Outcomes of cardiac resynchronization therapy using left ventricular quadripolar leads

Mei Yang, Xuping Li, Jinjun Liang, Samuel J Asirvatham, Raul Emilio Espinosa, Yigang Li, Paul Andrew Friedman, Yong-Mei Cha

Research output: Contribution to journalArticlepeer-review

3 Scopus citations


Background: Quadripolar left ventricular (LV) leads provide a more optimal pacing configuration for cardiac resynchronization therapy (CRT) than conventional bipolar leads. The objective of this study is to determine the clinical outcomes of CRT using quadripolar leads. Methods: This study included 516 CRT patients who received bipolar LV leads (n = 278) or quadripolar LV leads (n = 238) from January 2013 to June 2016. Data were retrospectively collected from a prospective CRT database and electronic health records. CRT response to CRT was defined as >5% improvement in the LV ejection fraction (LVEF) from baseline. Baseline characteristics and outcomes were compared between groups. Results: New York Heart Association Functional Classification and LVEF significantly improved in the quadripolar and bipolar groups after CRT. There was no difference in the all-cause mortality rate. The implant success rate was significantly higher in the quadripolar group (100% vs 97.8%; P = 0.02). Quadripolar lead placement was an independent predictor of CRT response at 12 months (hazard ratio, 0.76; 95% confidence interval, 0.58–0.98; P = 0.04). The rate of LV lead–related complications requiring invasive lead revision or abandonment was significantly higher in the bipolar group (11.2% vs 4.6%; P = 0.007). Conclusions: Quadripolar leads achieve similar CRT outcomes as bipolar LV leads but with a higher implant success rate and fewer procedure-related complications.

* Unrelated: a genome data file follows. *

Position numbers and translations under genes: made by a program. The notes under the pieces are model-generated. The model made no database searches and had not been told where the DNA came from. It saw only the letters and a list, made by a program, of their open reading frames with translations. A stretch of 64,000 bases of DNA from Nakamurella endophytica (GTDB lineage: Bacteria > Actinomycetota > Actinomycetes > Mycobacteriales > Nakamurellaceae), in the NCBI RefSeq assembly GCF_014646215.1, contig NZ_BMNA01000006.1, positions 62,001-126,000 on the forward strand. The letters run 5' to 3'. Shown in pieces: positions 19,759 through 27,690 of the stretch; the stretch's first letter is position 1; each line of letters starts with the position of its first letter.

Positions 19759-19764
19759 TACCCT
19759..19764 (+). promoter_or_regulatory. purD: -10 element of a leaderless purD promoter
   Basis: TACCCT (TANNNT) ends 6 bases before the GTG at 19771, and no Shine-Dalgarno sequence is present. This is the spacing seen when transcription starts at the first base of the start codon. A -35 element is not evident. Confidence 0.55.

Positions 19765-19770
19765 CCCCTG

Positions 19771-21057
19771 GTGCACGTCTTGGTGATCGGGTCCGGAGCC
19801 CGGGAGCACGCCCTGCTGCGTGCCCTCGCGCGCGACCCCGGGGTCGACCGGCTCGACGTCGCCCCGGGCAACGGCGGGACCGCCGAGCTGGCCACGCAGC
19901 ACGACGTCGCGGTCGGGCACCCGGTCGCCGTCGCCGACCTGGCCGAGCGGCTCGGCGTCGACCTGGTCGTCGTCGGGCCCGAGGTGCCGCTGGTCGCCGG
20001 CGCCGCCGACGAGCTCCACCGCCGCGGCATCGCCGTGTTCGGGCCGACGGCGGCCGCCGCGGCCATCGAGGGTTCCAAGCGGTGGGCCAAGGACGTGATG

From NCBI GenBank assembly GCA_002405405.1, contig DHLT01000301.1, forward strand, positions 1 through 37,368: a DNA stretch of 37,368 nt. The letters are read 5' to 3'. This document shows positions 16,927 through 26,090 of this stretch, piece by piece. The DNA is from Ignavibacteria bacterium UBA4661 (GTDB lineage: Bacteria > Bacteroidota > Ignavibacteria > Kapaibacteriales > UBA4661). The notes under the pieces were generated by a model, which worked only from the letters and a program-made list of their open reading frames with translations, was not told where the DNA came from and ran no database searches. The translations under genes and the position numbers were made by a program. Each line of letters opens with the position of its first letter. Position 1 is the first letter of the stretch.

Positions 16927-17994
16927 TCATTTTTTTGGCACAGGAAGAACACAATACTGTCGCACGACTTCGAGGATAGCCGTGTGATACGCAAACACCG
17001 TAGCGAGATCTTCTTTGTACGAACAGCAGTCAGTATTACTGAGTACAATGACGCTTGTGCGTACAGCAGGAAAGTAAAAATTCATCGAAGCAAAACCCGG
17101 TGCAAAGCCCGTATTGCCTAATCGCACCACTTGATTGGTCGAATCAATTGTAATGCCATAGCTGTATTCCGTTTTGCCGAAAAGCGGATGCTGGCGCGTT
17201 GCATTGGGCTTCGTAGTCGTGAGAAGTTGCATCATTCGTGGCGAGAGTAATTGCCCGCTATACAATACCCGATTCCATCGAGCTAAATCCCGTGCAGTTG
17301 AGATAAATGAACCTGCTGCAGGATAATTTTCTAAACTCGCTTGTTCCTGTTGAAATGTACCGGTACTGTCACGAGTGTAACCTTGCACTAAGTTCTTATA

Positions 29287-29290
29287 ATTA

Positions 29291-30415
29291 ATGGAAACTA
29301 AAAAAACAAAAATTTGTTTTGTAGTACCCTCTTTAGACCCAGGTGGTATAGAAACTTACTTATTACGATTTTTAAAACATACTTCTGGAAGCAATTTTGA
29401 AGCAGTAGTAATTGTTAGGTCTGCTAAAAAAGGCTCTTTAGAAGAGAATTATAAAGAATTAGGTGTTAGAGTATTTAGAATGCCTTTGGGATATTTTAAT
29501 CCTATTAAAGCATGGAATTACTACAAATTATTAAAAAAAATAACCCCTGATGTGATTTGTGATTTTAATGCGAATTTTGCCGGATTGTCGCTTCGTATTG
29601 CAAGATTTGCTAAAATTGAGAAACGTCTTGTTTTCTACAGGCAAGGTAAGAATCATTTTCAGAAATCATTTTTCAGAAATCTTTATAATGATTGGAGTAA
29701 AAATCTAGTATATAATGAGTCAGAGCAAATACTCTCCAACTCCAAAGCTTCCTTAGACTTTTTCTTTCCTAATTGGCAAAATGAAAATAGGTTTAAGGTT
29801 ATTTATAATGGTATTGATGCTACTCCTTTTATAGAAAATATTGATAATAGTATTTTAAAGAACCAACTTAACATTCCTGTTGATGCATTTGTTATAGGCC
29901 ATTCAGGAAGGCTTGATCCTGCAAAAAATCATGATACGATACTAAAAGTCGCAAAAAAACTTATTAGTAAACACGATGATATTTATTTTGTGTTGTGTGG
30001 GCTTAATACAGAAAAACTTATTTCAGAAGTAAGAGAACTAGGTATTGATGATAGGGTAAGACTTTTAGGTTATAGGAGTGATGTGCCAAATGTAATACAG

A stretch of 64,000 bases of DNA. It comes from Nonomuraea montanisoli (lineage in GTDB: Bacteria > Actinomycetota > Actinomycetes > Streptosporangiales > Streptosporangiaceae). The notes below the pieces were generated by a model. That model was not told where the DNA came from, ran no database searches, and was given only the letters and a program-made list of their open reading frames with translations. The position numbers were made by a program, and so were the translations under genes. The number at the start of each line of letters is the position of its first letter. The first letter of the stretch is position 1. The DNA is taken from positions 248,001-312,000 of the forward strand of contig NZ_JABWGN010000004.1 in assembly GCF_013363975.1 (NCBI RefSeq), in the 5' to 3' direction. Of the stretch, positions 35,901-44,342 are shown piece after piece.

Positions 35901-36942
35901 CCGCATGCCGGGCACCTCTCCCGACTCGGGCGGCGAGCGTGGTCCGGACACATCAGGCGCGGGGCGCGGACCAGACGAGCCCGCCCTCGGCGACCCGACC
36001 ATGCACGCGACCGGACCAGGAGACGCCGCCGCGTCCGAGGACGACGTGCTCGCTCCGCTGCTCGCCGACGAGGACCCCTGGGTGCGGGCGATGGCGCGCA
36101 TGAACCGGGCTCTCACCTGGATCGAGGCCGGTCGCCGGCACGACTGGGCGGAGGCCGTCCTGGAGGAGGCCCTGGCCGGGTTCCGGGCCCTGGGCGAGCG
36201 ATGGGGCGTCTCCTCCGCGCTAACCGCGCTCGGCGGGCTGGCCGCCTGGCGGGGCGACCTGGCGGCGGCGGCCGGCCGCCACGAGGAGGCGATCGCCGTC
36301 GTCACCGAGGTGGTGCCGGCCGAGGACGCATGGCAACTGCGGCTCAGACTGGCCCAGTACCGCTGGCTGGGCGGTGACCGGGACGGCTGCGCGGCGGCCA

Original languageEnglish (US)
Pages (from-to)912-919
Number of pages8
JournalPACE - Pacing and Clinical Electrophysiology
Issue number8
StatePublished - Aug 1 2018


  • bipolar lead
  • cardiac resynchronization therapy
  • complication
  • quadripolar lead

ASJC Scopus subject areas

  • Cardiology and Cardiovascular Medicine

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